The representatives at Ganz Dairy claim to be “forthright and truthful.”

At the press conference the media questioned those involved with Ganz Dairy on the use of Methylene blue in the treatment of infected cattle.

“We are leaving all questions in regards to the health and symptoms of the cows to the experts,” said Dusty Wynn, the representative for Ganz Dairy present at the press conference.

Dr. Cord Brannigan, local authority on dairy animal management, said that Methylene blue was being used in the care for the  sick cattle.

“This sickness could stem from a couple different possibilities,” Brannigan said. “The poisoning could come from either the crops and things the animals are eating or directly from the affected water supply.”

Representatives for the Utah Agricultural Quality Control Board, or UAQCB, told the public that a side-effect of the treatment could be the purple coloring of the animals’ urine.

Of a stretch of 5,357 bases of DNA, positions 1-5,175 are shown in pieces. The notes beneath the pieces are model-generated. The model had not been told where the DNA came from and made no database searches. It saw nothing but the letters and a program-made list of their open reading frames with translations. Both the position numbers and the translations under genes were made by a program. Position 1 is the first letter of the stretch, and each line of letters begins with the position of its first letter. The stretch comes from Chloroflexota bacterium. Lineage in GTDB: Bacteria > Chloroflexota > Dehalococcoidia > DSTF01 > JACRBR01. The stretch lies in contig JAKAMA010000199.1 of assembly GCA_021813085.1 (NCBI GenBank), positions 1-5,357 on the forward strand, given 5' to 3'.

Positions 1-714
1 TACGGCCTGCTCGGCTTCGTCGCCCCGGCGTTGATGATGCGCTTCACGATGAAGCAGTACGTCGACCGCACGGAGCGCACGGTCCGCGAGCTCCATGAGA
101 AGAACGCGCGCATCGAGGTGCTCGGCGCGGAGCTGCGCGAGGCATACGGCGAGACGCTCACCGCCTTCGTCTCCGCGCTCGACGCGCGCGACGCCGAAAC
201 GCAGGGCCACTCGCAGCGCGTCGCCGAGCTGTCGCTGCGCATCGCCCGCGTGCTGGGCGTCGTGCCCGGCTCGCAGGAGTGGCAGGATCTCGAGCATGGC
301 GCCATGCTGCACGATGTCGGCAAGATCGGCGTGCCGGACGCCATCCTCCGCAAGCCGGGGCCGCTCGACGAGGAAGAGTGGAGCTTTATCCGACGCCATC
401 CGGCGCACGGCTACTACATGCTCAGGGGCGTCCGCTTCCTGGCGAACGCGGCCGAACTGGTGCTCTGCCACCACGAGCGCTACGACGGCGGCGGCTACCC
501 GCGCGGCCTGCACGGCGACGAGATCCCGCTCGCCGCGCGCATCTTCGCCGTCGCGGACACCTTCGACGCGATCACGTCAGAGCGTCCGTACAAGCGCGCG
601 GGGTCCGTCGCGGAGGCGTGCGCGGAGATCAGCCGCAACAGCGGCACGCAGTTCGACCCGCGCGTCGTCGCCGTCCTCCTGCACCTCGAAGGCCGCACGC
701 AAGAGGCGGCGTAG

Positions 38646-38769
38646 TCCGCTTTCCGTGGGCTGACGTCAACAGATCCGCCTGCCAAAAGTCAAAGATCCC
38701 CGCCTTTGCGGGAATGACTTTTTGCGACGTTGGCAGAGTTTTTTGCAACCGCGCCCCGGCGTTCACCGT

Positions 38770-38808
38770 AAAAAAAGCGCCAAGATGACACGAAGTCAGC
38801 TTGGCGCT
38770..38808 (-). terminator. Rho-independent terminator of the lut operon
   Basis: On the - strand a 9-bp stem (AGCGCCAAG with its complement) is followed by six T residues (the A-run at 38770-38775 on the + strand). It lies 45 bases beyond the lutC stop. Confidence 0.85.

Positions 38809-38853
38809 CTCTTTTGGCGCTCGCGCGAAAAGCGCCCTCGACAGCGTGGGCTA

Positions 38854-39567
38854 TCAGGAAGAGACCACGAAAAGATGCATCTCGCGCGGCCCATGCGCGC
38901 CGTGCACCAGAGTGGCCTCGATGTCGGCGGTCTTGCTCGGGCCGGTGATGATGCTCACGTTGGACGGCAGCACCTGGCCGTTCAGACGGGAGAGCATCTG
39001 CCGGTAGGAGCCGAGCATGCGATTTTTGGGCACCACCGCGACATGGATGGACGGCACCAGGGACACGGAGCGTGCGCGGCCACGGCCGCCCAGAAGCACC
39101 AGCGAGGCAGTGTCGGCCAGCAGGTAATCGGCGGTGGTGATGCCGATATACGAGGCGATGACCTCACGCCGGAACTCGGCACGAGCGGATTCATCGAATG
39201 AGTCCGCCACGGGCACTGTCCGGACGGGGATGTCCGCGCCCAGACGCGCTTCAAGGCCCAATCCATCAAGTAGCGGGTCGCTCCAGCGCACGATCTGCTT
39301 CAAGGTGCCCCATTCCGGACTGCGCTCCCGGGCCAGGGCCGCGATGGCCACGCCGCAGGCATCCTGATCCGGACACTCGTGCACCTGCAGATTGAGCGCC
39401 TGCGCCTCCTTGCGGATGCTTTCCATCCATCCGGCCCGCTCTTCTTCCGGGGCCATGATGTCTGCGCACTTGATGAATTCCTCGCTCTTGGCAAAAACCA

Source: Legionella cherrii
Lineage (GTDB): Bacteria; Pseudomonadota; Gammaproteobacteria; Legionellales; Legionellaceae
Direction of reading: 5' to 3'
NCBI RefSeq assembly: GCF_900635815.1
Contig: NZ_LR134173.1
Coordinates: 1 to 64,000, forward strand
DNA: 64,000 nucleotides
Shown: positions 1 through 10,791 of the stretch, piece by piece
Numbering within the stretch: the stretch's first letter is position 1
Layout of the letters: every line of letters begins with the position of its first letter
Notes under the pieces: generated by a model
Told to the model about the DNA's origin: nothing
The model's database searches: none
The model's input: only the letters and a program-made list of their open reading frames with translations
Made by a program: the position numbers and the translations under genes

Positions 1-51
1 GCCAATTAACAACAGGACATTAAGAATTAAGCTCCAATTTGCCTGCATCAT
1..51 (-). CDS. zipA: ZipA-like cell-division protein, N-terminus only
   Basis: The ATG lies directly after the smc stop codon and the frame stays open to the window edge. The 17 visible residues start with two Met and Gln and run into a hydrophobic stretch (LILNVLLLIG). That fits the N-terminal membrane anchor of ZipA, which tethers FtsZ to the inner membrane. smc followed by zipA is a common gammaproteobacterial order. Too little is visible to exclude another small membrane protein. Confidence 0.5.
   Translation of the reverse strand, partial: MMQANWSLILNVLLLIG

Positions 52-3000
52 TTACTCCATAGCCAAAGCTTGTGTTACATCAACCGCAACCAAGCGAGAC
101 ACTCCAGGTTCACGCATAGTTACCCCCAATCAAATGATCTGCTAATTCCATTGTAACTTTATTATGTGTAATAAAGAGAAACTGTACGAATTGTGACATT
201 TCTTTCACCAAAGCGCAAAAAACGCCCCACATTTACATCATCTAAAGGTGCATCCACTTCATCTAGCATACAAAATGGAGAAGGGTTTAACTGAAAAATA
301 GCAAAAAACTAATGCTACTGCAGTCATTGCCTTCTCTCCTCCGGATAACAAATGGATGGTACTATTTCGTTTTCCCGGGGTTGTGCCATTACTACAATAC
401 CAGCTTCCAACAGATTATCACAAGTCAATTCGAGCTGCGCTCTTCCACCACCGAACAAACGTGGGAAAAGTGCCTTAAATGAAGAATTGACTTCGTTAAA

“We have not been able to find any disease that could cause that symptom,” said Dawn Otterby, UAQCB representative. “The dye is the only thing that could do that.”

Throughout the day Ganz Dairy representatives have been vague regarding their use of this treatment on their cattle prior to this morning. Statements from the dairy imply today is the first time Methylene blue has been used.

“This whole thing was a shocker,” Wynn said. “We are doing everything we can to treat the animals now that we’ve identified the problem and the cause.”

Though scientists have said that nitrate poisoning cannot be spread to humans via milk or meat from infected cattle, precautionary measures have been taken by the Food and Drug Administration of Utah in order to prevent such a cross-species infection from occurring.

“The FDA is placing a hold on all products and byproducts within and shipped from Utah in the last seven days,” said Phil Frasier, head of the Utah FDA.

Neighbors of the dairy found Wynn’s comments on Methylene blue treatment to be controversial.

“It’s a conspiracy,” said Ginger Astair. “Those cows were urinating purple first thing this morning. They had to be getting that treatment before today.”

By Paul Christansen and Michael Royer